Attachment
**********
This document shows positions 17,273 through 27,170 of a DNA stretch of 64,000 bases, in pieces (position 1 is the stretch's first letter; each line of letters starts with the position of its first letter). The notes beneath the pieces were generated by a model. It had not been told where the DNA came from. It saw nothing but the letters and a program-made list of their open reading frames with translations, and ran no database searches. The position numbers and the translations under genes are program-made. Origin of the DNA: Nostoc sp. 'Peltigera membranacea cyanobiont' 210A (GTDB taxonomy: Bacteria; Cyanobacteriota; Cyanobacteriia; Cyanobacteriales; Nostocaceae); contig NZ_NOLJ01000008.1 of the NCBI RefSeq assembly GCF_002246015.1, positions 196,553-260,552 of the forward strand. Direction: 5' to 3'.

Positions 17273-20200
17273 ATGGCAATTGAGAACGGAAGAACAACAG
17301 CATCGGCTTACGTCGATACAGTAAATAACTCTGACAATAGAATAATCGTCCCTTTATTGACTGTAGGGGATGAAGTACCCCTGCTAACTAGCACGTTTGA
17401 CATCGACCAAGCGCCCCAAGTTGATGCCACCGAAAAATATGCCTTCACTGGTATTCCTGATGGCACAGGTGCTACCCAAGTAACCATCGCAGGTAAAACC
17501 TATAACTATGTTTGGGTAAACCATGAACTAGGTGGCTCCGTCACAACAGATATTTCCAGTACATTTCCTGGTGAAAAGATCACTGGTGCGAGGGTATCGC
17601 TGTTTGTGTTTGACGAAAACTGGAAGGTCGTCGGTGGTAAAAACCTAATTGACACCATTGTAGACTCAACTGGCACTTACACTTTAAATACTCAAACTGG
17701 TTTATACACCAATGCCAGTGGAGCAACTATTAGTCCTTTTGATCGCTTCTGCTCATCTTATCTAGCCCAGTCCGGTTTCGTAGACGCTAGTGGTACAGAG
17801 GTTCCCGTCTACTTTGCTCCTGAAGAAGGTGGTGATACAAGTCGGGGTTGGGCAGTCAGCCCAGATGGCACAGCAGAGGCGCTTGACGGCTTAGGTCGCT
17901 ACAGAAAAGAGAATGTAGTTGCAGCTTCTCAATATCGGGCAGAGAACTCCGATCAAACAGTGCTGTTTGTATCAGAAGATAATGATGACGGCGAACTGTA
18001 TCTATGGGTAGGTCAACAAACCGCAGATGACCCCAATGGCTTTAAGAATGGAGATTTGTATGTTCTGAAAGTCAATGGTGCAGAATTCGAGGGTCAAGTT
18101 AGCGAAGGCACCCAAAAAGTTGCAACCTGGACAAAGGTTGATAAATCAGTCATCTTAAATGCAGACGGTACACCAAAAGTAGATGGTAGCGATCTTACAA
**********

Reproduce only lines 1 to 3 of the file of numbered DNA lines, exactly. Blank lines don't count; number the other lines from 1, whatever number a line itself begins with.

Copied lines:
This document shows positions 17,273 through 27,170 of a DNA stretch of 64,000 bases, in pieces (position 1 is the stretch's first letter; each line of letters starts with the position of its first letter). The notes beneath the pieces were generated by a model. It had not been told where the DNA came from. It saw nothing but the letters and a program-made list of their open reading frames with translations, and ran no database searches. The position numbers and the translations under genes are program-made. Origin of the DNA: Nostoc sp. 'Peltigera membranacea cyanobiont' 210A (GTDB taxonomy: Bacteria; Cyanobacteriota; Cyanobacteriia; Cyanobacteriales; Nostocaceae); contig NZ_NOLJ01000008.1 of the NCBI RefSeq assembly GCF_002246015.1, positions 196,553-260,552 of the forward strand. Direction: 5' to 3'.

Positions 17273-20200
17273 ATGGCAATTGAGAACGGAAGAACAACAG